Creating low-wage conservation labour
Lerato Thakholi (Wageningen University and Research)
Paper short abstract:
Through archival documents and life histories I demonstrate that the development of a private agrarian economy in the lowveld region of South Africa in the 1920s was contingent on the expulsion of black people from their land. Moreover, that this process created a racialized division of labour from which private conservation continues to benefit.
Paper long abstract:
The working conditions of conservation labourers demonstrate how deplorable housing conditions, poor salaries, and long expensive commutes to work are all invisibly bound to conservation commodities. Furthermore, by presenting the “nature” that the tourist consumes as pristine and wild, conservationists render the time and energy expended by the labourer invisible. In this paper, I explore how this type of conservation labour was produced in the lowveld region of South Africa. Following Ramutsindela’s call to interrogate the production of nature conservation labour, I analysed archival documents and life histories to demonstrate that the development of a private agrarian economy in the lowveld in the 1920s was contingent on the expulsion of black people from their land. Moreover, I show that conservation was not just a benefactor of a racialized property and labour regime. Rather, the proclamation of private nature reserves was only made possible by the absence of black people from the farm. Finally, I highlight how private nature reserves drew from the labour pool that had been created through the ejection of black people, thereby maintaining a racialized division of labour from which it continues to benefit.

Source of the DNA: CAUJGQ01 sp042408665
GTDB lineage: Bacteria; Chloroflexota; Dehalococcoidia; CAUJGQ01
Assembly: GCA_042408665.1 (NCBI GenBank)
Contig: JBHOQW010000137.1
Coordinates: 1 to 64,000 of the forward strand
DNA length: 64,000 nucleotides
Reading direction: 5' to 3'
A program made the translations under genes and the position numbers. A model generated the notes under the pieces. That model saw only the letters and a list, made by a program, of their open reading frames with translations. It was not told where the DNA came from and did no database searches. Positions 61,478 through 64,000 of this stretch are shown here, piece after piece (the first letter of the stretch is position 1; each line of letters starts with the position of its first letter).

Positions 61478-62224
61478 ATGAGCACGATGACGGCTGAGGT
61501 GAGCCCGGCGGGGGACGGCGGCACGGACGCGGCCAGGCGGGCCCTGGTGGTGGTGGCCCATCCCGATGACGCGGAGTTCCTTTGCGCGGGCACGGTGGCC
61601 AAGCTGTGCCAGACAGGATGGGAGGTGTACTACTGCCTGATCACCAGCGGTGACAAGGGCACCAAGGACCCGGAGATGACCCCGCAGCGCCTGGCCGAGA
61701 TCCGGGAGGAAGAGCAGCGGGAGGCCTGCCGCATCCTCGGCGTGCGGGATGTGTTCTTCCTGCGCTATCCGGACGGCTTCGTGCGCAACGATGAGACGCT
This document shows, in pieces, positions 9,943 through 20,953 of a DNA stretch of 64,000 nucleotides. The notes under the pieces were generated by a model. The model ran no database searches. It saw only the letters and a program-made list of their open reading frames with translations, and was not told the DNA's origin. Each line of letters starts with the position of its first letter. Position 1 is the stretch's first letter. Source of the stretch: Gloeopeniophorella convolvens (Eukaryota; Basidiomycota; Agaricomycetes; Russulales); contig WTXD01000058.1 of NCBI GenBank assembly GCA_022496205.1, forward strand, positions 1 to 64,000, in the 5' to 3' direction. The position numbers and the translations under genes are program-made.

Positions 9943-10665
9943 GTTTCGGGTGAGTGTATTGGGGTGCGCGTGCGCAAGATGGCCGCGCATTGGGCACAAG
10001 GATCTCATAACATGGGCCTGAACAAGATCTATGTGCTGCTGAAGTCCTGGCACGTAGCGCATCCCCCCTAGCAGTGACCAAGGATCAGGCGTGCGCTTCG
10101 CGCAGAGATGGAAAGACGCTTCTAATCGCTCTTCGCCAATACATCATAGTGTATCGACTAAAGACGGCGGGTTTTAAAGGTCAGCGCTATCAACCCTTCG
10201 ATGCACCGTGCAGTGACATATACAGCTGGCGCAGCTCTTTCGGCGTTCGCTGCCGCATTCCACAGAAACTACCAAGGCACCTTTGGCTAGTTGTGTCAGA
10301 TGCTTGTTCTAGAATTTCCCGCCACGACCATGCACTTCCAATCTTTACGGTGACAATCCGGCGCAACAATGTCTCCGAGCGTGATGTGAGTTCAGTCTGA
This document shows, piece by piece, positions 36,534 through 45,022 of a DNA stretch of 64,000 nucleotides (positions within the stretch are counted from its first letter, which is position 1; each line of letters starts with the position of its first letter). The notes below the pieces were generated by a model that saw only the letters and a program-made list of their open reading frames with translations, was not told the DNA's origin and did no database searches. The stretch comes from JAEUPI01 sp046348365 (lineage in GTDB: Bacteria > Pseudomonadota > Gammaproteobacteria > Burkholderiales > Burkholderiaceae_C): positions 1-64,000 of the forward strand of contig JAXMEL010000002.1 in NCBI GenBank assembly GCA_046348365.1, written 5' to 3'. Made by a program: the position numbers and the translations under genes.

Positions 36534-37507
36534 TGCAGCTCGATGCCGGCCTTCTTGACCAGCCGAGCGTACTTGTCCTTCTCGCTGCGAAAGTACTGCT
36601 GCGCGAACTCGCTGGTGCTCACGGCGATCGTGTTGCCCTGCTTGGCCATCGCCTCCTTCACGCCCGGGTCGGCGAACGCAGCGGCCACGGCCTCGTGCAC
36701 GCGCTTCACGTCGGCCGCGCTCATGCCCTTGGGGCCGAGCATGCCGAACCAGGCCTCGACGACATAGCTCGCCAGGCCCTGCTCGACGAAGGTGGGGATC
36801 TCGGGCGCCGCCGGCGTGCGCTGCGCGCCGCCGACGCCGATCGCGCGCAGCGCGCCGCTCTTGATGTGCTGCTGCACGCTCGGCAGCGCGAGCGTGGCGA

New surplus populations in Africa: ruptures and continuities in rural transitions